1102491_936589471237_193015730_o.jpg

Hi, I'm Rhi.

Welcome to my blog. Hope you have a nice stay!

Mansplaining the City: An all male panel again and how housing markets hurt all of us

I came across an article this morning called "Mansplaining the City" on Twitter. I find it frustrating being a part of a field where dudes make a whole lot of the choices. I've been to events where every last person including the emcee was a dude. When this happens I always want to ask whether they've could've gone and found one female city hall employee or stakeholder to just read the names and bios of the dudes. That way at least one woman would be there.

When a friend of mine who works for a feminist organization asked me who I'd recommend for a female built environment panel I told her that I couldn't think of anyone in the city. I could probably come up with a better answer now but that moment was a bit sad.

The article blends these traditional concerns about how male dominated the built environment field is with questions about gentrification. I appreciate the comments on the need for some dudettes in the industry. I feel less comfortable with some of the comments about gentrification. The author has her own perspective but she is also dismissive of groups I think are doing good work and the role for middle class individuals caught in a crazy housing market. Walker calls out lots of people and waxes nostalgic for the neighbourhoods of yore. Some of these concerns are valid but I also think they lack nuance.

Gentrification is complicated. It is also not inherently a good or a bad process. It is a process characterized by changes in class. That can be from super duper poor to less poor. It can also be a process that makes even the worst neighbourhoods unaffordable for people with lots of money. A lot of it depends on other factors and how this process unfolds. As Walker notes it originally described an influx of intellectuals, students and artists. This group, which I am a part of, are often initial gentrifiers. They are drawn to places with cheap rents. As the neighbourhood improves the initial wave of gentrifiers are pushed out, too poor to enjoy the changes they have brought about and seeking the next spot where they can afford to pay rent.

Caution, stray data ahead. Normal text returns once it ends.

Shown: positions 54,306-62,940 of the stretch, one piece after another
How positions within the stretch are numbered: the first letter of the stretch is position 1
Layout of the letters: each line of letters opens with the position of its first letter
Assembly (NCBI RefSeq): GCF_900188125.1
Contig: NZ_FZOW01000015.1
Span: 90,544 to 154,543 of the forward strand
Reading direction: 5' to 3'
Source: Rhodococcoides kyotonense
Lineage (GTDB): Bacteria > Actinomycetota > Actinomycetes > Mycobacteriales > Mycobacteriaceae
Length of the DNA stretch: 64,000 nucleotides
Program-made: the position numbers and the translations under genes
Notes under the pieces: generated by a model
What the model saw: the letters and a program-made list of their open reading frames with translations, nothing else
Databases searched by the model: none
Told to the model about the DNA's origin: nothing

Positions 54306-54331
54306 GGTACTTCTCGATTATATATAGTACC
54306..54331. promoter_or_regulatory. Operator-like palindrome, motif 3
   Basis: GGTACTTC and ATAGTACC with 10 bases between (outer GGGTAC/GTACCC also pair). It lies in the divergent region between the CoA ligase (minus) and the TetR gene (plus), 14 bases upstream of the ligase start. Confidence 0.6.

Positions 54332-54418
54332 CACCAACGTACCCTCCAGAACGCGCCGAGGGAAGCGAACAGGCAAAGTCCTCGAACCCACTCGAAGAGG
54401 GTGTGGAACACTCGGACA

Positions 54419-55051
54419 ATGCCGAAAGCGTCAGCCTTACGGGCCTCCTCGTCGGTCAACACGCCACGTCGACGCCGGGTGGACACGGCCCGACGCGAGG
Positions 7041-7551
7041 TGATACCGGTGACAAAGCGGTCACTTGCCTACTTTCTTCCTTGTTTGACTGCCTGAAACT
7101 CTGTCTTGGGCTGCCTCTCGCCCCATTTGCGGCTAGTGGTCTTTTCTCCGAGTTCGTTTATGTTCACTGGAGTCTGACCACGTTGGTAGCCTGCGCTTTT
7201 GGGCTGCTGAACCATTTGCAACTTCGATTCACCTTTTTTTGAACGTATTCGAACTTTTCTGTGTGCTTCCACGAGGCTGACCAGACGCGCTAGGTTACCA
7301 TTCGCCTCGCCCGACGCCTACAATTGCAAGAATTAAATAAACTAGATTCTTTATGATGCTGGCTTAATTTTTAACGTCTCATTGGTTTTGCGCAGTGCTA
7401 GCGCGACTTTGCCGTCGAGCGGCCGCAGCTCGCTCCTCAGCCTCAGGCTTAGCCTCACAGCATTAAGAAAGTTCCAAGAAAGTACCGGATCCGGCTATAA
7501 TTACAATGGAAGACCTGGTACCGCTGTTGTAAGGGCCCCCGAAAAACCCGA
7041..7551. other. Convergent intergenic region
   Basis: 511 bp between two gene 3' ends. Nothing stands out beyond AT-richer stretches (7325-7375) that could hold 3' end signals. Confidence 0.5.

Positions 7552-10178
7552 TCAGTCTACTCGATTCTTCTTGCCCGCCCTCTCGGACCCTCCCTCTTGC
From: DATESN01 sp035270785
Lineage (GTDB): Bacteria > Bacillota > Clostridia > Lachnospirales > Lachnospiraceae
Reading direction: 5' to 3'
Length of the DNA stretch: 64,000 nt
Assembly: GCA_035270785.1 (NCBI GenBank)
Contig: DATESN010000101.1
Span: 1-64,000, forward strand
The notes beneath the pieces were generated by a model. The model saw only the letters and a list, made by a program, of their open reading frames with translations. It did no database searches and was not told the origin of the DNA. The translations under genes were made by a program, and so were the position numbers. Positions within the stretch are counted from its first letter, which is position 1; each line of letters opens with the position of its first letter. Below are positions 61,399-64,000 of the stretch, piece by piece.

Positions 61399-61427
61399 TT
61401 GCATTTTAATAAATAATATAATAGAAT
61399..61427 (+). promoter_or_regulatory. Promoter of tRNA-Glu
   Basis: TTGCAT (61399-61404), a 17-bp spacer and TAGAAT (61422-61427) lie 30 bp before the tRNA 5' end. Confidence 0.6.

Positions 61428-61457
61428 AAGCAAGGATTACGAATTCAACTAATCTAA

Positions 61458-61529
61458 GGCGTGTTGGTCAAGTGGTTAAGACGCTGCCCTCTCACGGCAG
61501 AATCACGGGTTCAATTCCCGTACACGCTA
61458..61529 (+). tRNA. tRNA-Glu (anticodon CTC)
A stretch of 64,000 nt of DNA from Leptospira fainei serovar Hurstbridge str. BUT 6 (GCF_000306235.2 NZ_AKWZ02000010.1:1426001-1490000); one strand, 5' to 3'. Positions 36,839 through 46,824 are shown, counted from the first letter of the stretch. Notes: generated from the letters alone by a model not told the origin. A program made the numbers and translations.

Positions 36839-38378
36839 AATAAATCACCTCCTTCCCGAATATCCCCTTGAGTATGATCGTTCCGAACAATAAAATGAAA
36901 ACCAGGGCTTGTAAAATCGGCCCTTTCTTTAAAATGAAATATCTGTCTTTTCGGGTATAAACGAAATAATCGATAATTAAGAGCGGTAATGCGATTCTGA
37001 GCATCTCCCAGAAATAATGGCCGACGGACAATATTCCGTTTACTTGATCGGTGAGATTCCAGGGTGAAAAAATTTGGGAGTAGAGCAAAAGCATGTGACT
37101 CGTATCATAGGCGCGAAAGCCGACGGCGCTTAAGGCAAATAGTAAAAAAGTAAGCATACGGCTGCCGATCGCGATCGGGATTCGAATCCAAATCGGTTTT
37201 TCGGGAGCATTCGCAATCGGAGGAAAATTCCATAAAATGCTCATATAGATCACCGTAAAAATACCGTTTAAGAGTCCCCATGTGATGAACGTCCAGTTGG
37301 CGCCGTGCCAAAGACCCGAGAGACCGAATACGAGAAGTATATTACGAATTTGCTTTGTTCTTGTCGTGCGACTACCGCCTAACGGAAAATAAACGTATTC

While on the one hand I am a gentrifier I also live in poverty. I will likely spend my entire twenties either in poverty or as a student. I am white, my family is upper middle class and I am well-educated — probably over educated. I have more choices than many but I struggle to figure out how to pay rent. I struggle to see where I can go in my city. I have a friend who charges more for a one bedroom condo in a nice inner city neighbourhood that I love and want to be a part of than I earn in a month. There were moments when I lived in Vancouver when I'd buy groceries on my credit card unsure whether or not I'd have enough money to pay for them.

We are all a part of cities that are increasingly unaffordable. We live in a world where even tech workers struggle to afford housing. This is a sign that something is very wrong. Housing in any major Canadian city is a nightmare no matter what class you belong to. The issues of gentrification are tied up in market forces and development processes that treat housing like a bank and an investment rather than a basic necessity. New attitudes towards housing and different ways of building cities are as important as preserving character.

Managing change is one of the most important parts of planning and urban design. You want to keep what is good while still allowing communities to change. You need to find a way to ensure that nice communities are varied and accessible to all, not just people who earn enough to rent my friend's condo. You also want to find ways to have run down neighbourhoods become better. The biggest problem I see in places like Vancouver and Calgary is the market forces that have overrun our cities turning them into places we can no longer afford to live combined with zoning bylaws that prevent the construction of a diverse range of housing.

We are all coming up with our own responses to cities and how they should change. Groups like the YIMBY movement in San Francisco want wealthy homeowners to allow the construction of more housing. They may come from some privilege but I look around me and I see the same problem. We build mostly one thing, it's low density, unsustainable and really unaffordable. Maybe if we built something else we'd have more affordable housing? Maybe if we relied less on the market to provide housing and more on our government like they do in large parts of Europe then gentrification wouldn't be putting such a squeeze on people and housing wouldn't be so unaffordable? 

Eclipse watching

Eclipse watching

Mitch Landrieu's moving speech from May